7 pairs | 60 cm | 24 in | +1.9 cm | +0.7 in |

“Shortens” this end by | ||||

6 pairs | 58 cm | 23 in | –1.8 cm | –0.7 in |

5 pairs | 51 cm | 20 in | –0.4 cm | –0.2 in |

4 pairs | 50 cm | 20 in | –4.1 cm | –1.6 in |

3 pairs | 43 cm | 17 in | –2.7 cm | –1.1 in |

2 pairs | 42 cm | 16 in | –6.4 cm | –2.5 in |

Second half-shoelace – Even eyelet rows | ||||
---|---|---|---|---|

Pairs of eyelets | Approximate length needed | “Lengthens” this end by | ||

8 pairs | 60 cm | 24 in | +7.1 cm | +2.8 in |

7 pairs | 58 cm | 23 in | +3.5 cm | +1.4 in |

6 pairs | 51 cm | 20 in | +4.8 cm | +1.9 in |

5 pairs | 50 cm | 20 in | +1.2 cm | +0.5 in |

4 pairs | 43 cm | 17 in | +2.5 cm | +1.0 in |

“Shortens” this end by | ||||

3 pairs | 42 cm | 16 in | –1.1 cm | –0.4 in |

“Lengthens” this end by | ||||

2 pairs | 35 cm | 14 in | +0.2 cm | +0.1 in |

NOTE: These are approximate shoelace lengths for using this lacing on an average sized sneaker. For more accurate lengths, use the Shoelace Length Calculator.

### Comparative length – Bi-color shoelace

• Shorter shoelaces needed than those for basic Criss Cross Lacing.

• If the original shoelaces are re-used, this method effectively lengthens the ends.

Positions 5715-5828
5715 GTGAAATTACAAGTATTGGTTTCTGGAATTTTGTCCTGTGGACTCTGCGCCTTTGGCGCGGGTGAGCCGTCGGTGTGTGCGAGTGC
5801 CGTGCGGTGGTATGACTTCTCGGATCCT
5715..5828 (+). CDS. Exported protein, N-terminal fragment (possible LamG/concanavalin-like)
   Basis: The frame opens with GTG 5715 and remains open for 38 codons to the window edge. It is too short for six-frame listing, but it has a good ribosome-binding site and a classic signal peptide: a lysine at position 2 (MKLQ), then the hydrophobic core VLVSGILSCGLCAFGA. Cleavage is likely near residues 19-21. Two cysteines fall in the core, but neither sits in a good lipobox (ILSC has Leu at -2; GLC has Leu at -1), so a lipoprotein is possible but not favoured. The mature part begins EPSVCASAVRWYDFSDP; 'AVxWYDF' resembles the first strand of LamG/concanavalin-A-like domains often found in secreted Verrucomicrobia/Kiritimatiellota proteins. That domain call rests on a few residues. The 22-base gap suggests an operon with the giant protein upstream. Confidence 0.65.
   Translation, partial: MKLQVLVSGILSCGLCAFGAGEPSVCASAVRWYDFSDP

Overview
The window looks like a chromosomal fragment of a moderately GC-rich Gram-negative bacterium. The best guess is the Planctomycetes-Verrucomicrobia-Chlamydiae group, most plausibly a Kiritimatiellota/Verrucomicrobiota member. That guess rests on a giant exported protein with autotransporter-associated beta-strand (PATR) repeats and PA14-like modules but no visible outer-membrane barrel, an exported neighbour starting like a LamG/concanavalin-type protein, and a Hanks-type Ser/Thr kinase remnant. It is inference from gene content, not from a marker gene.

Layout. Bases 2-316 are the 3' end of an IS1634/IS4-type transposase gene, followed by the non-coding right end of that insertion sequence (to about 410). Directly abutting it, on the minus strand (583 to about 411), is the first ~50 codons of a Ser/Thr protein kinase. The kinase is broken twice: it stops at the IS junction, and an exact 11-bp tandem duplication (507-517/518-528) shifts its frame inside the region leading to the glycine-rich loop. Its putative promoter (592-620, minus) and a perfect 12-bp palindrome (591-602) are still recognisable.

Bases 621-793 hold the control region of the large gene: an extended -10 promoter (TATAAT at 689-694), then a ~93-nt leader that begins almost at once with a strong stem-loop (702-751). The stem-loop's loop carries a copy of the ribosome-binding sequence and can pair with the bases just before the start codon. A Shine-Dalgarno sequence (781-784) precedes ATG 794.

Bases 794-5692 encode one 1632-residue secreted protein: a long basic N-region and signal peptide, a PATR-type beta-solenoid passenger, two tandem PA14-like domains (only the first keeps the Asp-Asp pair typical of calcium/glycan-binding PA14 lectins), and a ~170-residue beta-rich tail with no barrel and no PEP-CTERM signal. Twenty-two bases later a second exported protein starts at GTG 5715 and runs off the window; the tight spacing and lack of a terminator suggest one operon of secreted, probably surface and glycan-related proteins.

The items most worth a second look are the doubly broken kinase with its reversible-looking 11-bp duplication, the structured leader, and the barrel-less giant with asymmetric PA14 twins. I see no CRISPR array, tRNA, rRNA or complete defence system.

### Comparative length – Half-shoelace variations

• Generally, shorter shoelaces are needed – unless the shoes have few eyelets.

• If the original shoelaces are re-used, this method effectively lengthens the ends – though it may shorten the ends if the shoes have few eyelets.

The difference in length is based on the assumption that two different color shoelaces of the original length would be **cut in half**,
with those four half-length pieces then either knotted into bi-colored pairs or laced separately.
Any “lengthening” due to the reduced length needed by the straight lacing technique is offset by some “shortening” due to the extra length needed for the joining/stopper knots.
On shoes with few eyelets, the end result is more “shortening” than “lengthening”.

More details about length comparisons.